HyunA's return: defying K-pop conventions, flowers in hand

Sevana Ohandjanian

HyunA continues to defy K-pop convention, coming back stronger than ever

HyunA has finally made her solo comeback after two years with “Flower Shower”. The digital single is her first release since signing to P Nation and her first away from Cube Entertainment, the company she called home for approximately 10 years, from which she was forced out after revealing her relationship with fellow idol DAWN (formerly E’Dawn of PENTAGON).

Since debut, HyunA has been a chameleon: transforming with each release to reveal a new dimension to her pop persona. She’s uncompromising in her confident portrayal of female sexuality, but she’s also open to vulnerability, cuteness and portraying real power in all those versions of herself. It’s these seeming contradictions (which aren’t really contradictions but rather what constitutes an actual person) that make her beloved by fans of all genders globally. She’s somehow both ‘real’ yet unattainable.

She’s risen in a moment when many would’ve fallen into obscurity. K-pop has long subscribed to the belief that fans want their idols single. Idols are placed on a pedestal, unreachable, and in that context they’re to be admired but not touched.

For a long time, HyunA’s power was in how she manipulated this position. She was provocative and unapologetically so, but she was also what the industry would define as ‘pure’. Sure, there were rumours, but no proven controversies. Her image was considered an act she was playing, delivering the performance of desire without subscribing to it.

When her relationship with DAWN was confirmed, it seemed like that perception had been shattered. Being dropped from Cube Entertainment fit the K-pop narrative disappointingly well, but what followed was her writing her own story.

To the music…

Beyond the controversy, is what HyunA’s been doing since her solo career began in 2010 – releasing absolute pop bangers.

The real duality in HyunA is in her ability to deliver perfect pieces of pop with cleverly concealed messages. Sure, you can easily sing along to the seemingly innocuous “Bubble Pop” but look a bit closer at lines like:

“What’s wrong with going out late at night?
What’s wrong with not picking up your phone calls once in a while?
Why do you keep whining, don’t you believe me?”

She’s long been advocating in defence of women owning themselves and their choices without shame, something that’s distinctly not talked about in most music from K-pop artists.

In her ‘party girl’ era, HyunA released “How’s This?”, the lyrics of which were both a general call-out to judgemental boyfriends but also a pointed statement to media who insisted on pigeonholing her:

“Don’t try to fit me inside useless judgements
It’s not fun
Don’t trap me in your gross standards
It’s not interesting”

In 2017’s “Babe” she skewered the K-pop industry’s practice of infantilising women, opening with the lines:

“What are you looking at?
Why do you have that creepy smile?
Like this, huh? Like this, huh?”

The song and music video are precisely tongue-in-cheek. The lyrics could be about a clingy relationship, but there’s much more underneath the surface. In the music video there’s an abrupt moment as she counts down her age in the lyrics (“You make me 19, 19, 19… you make me 17, 17, 17…”), where the music dies out and her discomfort is visible.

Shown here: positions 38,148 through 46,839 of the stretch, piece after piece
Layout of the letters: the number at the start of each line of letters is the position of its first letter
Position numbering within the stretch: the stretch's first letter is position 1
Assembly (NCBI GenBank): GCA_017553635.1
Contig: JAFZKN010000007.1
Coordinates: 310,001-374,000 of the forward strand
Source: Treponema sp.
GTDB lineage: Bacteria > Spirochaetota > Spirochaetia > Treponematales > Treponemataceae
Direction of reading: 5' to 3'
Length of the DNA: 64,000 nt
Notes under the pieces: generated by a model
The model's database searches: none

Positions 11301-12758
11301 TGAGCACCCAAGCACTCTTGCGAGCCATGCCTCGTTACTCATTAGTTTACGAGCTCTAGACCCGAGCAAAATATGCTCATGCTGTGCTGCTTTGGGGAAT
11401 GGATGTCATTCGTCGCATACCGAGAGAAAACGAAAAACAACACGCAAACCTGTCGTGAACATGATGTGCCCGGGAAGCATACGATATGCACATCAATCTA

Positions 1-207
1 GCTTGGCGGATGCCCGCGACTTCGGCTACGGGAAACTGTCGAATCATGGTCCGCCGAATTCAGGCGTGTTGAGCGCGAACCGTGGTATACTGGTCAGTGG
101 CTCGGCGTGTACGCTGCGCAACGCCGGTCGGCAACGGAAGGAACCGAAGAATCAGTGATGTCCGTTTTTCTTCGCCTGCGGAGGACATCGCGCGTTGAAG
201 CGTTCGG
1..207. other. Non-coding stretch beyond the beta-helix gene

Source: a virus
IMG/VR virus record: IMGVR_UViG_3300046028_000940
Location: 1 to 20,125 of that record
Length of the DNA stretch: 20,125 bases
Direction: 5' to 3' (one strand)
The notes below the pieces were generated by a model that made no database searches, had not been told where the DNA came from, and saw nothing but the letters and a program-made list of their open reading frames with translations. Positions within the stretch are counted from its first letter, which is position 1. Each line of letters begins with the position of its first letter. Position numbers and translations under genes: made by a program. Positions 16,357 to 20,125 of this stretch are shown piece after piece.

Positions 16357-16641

Considering HyunA got her start in the industry when she was only 15 years old, it speaks for itself.

When HyunA’s not busy letting the industry know she’s not impressed, she’s the cool and self-assured pop star inspiring young women to own their sexuality. Like in the “Lip and Hip” music video where every scene feels like a provocation: she rides a muzzled dancer, slips off her underwear behind a conveniently placed lamp, and has multiple euphemistic cutaways to fruits, fries and more.

And now “Flower Shower”…

It would make sense if after the intense media scrutiny HyunA was put under when her relationship was revealed, she had chosen to disappear from the public. But she didn’t, because that’s not HyunA’s style.

And because HyunA’s fan and brand power, accumulated over 12 years in the industry, has put her in a unique position.

She embraced the freedom. Her openness in her relationship with DAWN, from posting photos online through to performing a joint showcase for their releases this week, was just one of the many ways in which HyunA gave the middle finger to convention. The pair became a visual power couple, with endorsement deals and magazine spreads. They’ve become the poster children for ‘couple goals’ in the idol world; they’re also the only poster children.

There’s no doubt she suffered a great deal privately, to what extent we may never know. But “Flower Shower” is triumphant in more ways than one.

Musically it’s another dive into a style HyunA hasn’t explored. The song is distinctly minimalist, working against the bombastic electro that’s trending in K-pop right now. It places the focus on her singular vocals, and the music video feels like a breath of fresh air, an intro to her new era.

The lyrics attest to it too, with another not so subtle nod to nay-sayers who would’ve said her career was dead with last year’s controversies. As she says herself:

“Even if I wither, I want to bloom brightly,
Paint the sky with my vivid colours”.

With over 4 million views on the new song already and enthusiastic fans trending her name on Twitter minutes into the song’s release, there’s no doubting HyunA is going to continue flourishing for many years to come.


 

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